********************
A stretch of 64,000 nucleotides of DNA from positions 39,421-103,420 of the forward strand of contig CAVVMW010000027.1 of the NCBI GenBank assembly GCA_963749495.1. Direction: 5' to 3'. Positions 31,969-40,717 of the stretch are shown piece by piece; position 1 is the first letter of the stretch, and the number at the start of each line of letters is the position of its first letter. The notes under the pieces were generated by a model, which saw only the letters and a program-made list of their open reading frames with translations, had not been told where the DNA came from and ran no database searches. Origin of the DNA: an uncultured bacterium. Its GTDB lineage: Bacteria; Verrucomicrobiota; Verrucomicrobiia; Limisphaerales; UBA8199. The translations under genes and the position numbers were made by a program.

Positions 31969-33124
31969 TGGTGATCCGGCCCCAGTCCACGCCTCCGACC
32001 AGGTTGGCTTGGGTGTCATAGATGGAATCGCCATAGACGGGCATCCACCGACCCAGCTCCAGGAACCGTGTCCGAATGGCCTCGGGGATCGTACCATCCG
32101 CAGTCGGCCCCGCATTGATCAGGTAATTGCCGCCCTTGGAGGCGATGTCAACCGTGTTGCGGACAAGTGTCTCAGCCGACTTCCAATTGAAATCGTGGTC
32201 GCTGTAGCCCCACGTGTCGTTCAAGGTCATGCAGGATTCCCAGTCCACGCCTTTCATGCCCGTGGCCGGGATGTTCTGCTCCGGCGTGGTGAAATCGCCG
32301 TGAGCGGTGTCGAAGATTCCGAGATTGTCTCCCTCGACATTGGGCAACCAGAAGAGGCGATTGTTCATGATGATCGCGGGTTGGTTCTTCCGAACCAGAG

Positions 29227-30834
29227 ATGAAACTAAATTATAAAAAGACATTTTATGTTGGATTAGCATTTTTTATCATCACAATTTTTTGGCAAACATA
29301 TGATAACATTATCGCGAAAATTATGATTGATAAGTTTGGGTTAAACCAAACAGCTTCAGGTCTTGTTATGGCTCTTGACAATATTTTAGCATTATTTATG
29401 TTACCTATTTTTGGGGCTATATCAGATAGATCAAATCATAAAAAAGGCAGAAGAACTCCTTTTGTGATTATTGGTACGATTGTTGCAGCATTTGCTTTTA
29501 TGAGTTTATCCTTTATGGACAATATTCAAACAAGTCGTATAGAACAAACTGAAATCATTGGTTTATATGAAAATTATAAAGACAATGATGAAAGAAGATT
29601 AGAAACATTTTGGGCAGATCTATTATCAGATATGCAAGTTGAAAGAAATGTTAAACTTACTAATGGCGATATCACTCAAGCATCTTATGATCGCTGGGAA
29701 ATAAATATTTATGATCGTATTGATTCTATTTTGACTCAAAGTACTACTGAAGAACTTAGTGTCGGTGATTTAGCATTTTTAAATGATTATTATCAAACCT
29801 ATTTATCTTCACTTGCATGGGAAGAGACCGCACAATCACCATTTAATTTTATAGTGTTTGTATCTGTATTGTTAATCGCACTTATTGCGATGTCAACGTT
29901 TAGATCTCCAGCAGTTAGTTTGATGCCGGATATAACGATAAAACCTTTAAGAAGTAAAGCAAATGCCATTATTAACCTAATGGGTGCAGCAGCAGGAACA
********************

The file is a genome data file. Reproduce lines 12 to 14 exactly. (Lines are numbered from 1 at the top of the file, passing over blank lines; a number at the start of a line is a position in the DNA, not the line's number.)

29501 TGAGTTTATCCTTTATGGACAATATTCAAACAAGTCGTATAGAACAAACTGAAATCATTGGTTTATATGAAAATTATAAAGACAATGATGAAAGAAGATT
29601 AGAAACATTTTGGGCAGATCTATTATCAGATATGCAAGTTGAAAGAAATGTTAAACTTACTAATGGCGATATCACTCAAGCATCTTATGATCGCTGGGAA
29701 ATAAATATTTATGATCGTATTGATTCTATTTTGACTCAAAGTACTACTGAAGAACTTAGTGTCGGTGATTTAGCATTTTTAAATGATTATTATCAAACCT